I understand that the word 立つ has various meanings, but basically can be used to describe a state (for inanimate and animate objects) as well as a process (for animate objects). To describe a state for inanimate objects both: 立つ and 立っている seem to be accepted forms (ビルが立つ, ビルが立っている).
Now, an idiomatic expression 顔が立つ is undoubtedly used to describe a state of "keeping one's face".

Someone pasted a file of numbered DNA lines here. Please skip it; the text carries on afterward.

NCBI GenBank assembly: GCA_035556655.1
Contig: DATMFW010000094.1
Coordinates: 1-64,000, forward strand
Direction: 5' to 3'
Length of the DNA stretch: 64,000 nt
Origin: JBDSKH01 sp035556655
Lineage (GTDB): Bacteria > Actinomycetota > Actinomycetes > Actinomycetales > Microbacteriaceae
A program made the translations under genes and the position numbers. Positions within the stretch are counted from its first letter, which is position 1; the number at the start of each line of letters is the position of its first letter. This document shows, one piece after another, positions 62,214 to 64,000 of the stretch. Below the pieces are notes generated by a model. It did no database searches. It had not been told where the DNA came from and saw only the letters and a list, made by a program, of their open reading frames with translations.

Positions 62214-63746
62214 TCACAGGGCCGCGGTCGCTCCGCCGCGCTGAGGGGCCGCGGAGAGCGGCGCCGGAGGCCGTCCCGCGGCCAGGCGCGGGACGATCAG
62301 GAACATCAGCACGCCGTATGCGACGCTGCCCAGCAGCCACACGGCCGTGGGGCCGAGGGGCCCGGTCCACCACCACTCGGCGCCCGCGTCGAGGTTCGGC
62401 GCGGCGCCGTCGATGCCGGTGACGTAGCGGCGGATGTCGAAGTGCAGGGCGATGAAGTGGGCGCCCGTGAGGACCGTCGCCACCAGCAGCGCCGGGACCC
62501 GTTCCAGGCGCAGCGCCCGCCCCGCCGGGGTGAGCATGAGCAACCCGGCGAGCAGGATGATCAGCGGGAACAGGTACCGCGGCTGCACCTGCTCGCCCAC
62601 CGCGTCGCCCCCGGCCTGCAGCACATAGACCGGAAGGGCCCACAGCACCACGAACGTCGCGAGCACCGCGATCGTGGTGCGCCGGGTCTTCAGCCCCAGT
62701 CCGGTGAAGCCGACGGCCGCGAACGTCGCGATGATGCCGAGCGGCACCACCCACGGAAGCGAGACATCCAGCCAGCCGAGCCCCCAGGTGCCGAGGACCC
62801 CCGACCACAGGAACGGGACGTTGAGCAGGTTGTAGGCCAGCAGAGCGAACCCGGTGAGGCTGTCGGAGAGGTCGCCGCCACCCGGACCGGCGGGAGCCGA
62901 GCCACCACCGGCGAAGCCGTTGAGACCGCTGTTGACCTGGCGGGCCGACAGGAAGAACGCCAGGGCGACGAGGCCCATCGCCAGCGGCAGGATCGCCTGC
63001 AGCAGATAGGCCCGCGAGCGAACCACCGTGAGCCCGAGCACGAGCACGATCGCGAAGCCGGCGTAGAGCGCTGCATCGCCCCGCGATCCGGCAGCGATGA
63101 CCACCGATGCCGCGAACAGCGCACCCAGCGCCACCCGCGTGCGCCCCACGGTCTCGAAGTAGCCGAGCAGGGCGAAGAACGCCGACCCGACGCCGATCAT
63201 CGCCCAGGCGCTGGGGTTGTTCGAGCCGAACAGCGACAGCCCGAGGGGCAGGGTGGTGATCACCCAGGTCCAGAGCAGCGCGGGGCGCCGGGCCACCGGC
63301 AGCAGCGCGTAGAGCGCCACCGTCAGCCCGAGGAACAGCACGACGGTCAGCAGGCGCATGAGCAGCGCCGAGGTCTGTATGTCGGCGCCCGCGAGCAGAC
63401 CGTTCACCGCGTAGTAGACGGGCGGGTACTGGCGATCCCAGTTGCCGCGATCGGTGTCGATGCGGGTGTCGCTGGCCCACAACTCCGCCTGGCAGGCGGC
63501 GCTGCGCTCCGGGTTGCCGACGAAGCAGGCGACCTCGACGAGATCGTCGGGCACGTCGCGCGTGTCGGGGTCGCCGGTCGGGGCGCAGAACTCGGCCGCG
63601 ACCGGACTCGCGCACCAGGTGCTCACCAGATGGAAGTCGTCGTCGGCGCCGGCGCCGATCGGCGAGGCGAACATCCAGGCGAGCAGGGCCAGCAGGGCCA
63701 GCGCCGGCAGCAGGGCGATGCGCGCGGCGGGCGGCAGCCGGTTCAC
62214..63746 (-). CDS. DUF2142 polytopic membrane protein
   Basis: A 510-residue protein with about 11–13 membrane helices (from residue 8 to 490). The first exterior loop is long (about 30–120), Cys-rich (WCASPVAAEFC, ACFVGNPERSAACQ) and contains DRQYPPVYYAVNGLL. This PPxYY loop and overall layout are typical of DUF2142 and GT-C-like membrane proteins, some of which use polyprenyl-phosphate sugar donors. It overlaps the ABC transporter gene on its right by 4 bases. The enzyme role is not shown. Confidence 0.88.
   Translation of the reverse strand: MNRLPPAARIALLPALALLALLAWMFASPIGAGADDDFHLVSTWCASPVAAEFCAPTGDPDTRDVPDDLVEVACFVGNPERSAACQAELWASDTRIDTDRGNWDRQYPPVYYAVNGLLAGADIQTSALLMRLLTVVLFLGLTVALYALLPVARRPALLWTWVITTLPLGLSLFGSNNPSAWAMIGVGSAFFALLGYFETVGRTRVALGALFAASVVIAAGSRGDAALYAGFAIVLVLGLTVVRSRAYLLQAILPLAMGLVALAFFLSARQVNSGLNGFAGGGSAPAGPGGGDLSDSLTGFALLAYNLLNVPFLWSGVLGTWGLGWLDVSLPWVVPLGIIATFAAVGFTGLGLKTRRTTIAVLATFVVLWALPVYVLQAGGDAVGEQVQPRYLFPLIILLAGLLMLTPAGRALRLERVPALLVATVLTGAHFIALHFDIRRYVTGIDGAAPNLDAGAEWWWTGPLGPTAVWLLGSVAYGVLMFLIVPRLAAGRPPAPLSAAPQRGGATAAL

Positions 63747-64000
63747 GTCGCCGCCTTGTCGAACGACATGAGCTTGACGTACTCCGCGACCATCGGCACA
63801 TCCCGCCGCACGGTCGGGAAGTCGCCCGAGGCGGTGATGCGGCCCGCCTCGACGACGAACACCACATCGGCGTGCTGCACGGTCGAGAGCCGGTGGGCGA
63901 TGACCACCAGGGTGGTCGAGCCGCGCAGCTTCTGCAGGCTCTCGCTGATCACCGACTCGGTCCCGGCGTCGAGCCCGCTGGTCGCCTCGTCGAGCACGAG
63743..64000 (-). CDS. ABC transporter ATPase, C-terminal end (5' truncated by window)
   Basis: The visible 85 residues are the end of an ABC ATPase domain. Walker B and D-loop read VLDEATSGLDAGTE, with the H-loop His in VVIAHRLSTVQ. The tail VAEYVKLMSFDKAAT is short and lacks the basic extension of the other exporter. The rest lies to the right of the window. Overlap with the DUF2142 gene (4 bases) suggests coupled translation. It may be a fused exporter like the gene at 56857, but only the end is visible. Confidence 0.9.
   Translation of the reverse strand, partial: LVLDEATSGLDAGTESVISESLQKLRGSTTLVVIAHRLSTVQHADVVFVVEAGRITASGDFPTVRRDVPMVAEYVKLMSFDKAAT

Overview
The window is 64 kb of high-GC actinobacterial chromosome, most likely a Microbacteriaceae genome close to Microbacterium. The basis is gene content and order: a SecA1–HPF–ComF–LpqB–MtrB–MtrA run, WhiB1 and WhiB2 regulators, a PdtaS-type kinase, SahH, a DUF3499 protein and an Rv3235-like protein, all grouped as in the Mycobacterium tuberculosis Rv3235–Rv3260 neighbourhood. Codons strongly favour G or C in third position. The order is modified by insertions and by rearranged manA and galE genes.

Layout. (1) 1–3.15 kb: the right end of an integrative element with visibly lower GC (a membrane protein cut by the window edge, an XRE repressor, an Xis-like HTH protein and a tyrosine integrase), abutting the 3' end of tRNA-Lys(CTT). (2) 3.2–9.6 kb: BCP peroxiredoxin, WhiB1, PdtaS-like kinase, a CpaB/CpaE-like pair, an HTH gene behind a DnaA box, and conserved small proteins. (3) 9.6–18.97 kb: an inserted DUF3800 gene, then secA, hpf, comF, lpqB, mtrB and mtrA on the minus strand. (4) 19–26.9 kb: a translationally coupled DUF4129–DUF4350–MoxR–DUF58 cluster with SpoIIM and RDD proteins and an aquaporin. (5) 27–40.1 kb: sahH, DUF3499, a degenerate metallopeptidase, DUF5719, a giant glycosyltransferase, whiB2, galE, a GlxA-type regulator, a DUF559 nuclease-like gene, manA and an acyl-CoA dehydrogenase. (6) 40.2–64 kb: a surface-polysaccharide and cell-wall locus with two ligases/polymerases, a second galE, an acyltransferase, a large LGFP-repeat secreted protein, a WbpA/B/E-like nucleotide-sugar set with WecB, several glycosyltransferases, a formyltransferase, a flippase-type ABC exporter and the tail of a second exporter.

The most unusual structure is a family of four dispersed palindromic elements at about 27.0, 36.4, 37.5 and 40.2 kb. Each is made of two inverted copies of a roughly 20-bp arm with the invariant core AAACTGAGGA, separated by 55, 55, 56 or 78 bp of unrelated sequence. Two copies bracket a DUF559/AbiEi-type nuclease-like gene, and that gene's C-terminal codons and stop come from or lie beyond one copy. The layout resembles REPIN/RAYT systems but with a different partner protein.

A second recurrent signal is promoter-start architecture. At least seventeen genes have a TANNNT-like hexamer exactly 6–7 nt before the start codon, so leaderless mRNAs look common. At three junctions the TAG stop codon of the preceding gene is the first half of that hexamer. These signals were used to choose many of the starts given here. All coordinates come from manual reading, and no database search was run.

The form 顔が立っている does not seem to be recognised. is my observation wrong?
What exactly does 立つ mean in this context and why the form 立っている is incorrect? Is it really a state, or could it be a response to some kind of a ..."periodic test"? Like "whenever I look at him, his response is 顔が立つ thus he is a man of honour"?
If the form 顔が立っている is incorrect, how does 立つ in 顔が立つ differ from 立つ in 腹が立つ, where 腹が立っている is also recognised and used form?